Blog For Self Professional Devleopment

# COMMENTS

Lat day of the 2019 NCWIT Summmit. Got up crazy early, got back from my run and saw this when I checked Twitter:

I don't usually participate in Twitter chats. The format doesn't really work for me. I do frequently lurk though and while I didn't see this tweet until the morning after, another one by my Todd Lash caught my eye and I'll probably comment on that at some point in the near future.

On Sarah's tweet I'll say that CS teachers should certainly frequent Alfred and Mark's blogs. I subscribe to and enjoy both. I'll add something that I've said before and that is if you're a CS teacher you should also blog.

I get it - it takes time, it's hard to put yourself out there and if you're a relatively young teacher you might feel like you don't have much to say but I say so what.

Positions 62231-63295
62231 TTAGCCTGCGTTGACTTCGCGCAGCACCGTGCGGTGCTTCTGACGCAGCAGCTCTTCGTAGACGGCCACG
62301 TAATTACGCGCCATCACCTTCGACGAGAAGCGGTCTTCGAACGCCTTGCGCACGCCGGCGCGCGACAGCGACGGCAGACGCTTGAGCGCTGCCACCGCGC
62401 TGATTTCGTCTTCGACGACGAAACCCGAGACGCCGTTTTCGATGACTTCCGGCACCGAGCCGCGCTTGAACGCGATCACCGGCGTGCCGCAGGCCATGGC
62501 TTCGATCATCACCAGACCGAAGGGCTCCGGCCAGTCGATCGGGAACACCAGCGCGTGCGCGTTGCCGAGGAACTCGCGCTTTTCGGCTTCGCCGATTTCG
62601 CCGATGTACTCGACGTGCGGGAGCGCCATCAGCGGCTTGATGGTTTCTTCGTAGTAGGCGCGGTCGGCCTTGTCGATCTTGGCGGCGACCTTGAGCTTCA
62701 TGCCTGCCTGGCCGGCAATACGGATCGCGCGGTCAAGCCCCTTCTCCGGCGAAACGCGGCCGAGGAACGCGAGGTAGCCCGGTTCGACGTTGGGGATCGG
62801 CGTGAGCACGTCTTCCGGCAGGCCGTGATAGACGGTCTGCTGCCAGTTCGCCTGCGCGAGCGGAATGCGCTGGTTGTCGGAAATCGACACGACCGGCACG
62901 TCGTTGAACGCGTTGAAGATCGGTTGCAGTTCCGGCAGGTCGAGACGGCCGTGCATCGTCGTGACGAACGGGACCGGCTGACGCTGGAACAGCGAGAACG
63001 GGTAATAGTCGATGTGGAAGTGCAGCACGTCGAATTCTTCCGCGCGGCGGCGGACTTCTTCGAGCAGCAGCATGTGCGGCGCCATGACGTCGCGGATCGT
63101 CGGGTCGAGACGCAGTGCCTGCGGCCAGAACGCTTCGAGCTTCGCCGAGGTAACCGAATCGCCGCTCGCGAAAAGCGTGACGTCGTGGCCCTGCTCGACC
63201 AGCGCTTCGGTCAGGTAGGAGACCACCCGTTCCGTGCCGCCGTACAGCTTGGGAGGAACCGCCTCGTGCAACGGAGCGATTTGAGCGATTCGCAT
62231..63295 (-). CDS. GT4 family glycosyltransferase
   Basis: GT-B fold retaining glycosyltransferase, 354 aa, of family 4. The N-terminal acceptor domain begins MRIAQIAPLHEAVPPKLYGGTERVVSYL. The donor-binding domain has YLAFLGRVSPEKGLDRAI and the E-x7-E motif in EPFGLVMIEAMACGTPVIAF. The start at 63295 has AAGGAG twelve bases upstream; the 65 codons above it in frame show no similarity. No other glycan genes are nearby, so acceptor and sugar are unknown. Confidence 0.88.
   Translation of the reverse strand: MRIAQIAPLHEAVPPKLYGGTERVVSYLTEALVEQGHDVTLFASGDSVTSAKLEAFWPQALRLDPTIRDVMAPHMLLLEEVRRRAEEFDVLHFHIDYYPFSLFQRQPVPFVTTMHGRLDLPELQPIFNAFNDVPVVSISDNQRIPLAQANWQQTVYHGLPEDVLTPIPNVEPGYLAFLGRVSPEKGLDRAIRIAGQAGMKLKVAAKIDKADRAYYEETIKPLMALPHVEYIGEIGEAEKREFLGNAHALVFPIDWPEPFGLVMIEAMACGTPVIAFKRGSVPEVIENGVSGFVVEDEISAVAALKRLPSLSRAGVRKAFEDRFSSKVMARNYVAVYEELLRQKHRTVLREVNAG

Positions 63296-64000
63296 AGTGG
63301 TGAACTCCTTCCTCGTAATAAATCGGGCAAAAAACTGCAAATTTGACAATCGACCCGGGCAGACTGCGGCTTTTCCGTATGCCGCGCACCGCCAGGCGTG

I've been blogging on and off for nine years now. I have no reason to believe I have anything more than a small readership but I do periodically get surprised at a conference with a "hey, I love your blog." Comments are few and far between and from "the usual suspects" but as I sad above, so what.

Pick a lesson you just did and describe it. That's all it takes. Try something different a week later? Write it up. Rinse and repeat.

Why have I found writing a blog to be good self-PD?

  • Writing the experience or the lesson makes me think through it
  • again. What worked, what didn't.
  • When I do a similar lesson in the future, I can look back on what I
  • did. It helps in iterating towards becoming a better teacher.
  • I get to see how I've evolved as a teacher over time. You don't get
  • this immediately but blog for a few years and then reread some early posts.
  • You could get some comments. I don't get a lot but the ones people
  • have left have proven useful to me. Some of the ones from people who disagree have been the most useful.

On top of this, some other new teacher might discover something you wrote up and find inspiration from it.

So, jump in and try it. Blogging for self-PD.